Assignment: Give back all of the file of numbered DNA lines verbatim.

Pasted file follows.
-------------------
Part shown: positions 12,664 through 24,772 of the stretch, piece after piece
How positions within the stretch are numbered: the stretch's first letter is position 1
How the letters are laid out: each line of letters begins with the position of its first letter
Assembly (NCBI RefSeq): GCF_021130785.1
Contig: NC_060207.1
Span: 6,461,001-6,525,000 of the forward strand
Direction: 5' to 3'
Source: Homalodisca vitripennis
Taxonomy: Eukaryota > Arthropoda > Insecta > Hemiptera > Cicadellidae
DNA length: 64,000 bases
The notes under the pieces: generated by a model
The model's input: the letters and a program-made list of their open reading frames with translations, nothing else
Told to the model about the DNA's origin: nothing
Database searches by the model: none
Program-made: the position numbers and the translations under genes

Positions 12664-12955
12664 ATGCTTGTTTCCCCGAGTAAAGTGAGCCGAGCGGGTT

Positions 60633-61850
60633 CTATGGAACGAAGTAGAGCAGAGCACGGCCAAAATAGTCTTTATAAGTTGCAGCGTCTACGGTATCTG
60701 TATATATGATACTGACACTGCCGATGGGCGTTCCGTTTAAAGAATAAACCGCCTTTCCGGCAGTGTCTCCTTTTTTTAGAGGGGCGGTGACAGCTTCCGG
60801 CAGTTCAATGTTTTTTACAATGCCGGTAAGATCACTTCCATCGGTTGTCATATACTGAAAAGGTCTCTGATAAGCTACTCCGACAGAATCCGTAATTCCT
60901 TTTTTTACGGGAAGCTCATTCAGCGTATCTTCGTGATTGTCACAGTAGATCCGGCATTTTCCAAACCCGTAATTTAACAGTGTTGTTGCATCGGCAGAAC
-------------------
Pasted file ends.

Part shown: positions 12,664 through 24,772 of the stretch, piece after piece
How positions within the stretch are numbered: the stretch's first letter is position 1
How the letters are laid out: each line of letters begins with the position of its first letter
Assembly (NCBI RefSeq): GCF_021130785.1
Contig: NC_060207.1
Span: 6,461,001-6,525,000 of the forward strand
Direction: 5' to 3'
Source: Homalodisca vitripennis
Taxonomy: Eukaryota > Arthropoda > Insecta > Hemiptera > Cicadellidae
DNA length: 64,000 bases
The notes under the pieces: generated by a model
The model's input: the letters and a program-made list of their open reading frames with translations, nothing else
Told to the model about the DNA's origin: nothing
Database searches by the model: none
Program-made: the position numbers and the translations under genes

Positions 12664-12955
12664 ATGCTTGTTTCCCCGAGTAAAGTGAGCCGAGCGGGTT

Positions 60633-61850
60633 CTATGGAACGAAGTAGAGCAGAGCACGGCCAAAATAGTCTTTATAAGTTGCAGCGTCTACGGTATCTG
60701 TATATATGATACTGACACTGCCGATGGGCGTTCCGTTTAAAGAATAAACCGCCTTTCCGGCAGTGTCTCCTTTTTTTAGAGGGGCGGTGACAGCTTCCGG
60801 CAGTTCAATGTTTTTTACAATGCCGGTAAGATCACTTCCATCGGTTGTCATATACTGAAAAGGTCTCTGATAAGCTACTCCGACAGAATCCGTAATTCCT
60901 TTTTTTACGGGAAGCTCATTCAGCGTATCTTCGTGATTGTCACAGTAGATCCGGCATTTTCCAAACCCGTAATTTAACAGTGTTGTTGCATCGGCAGAAC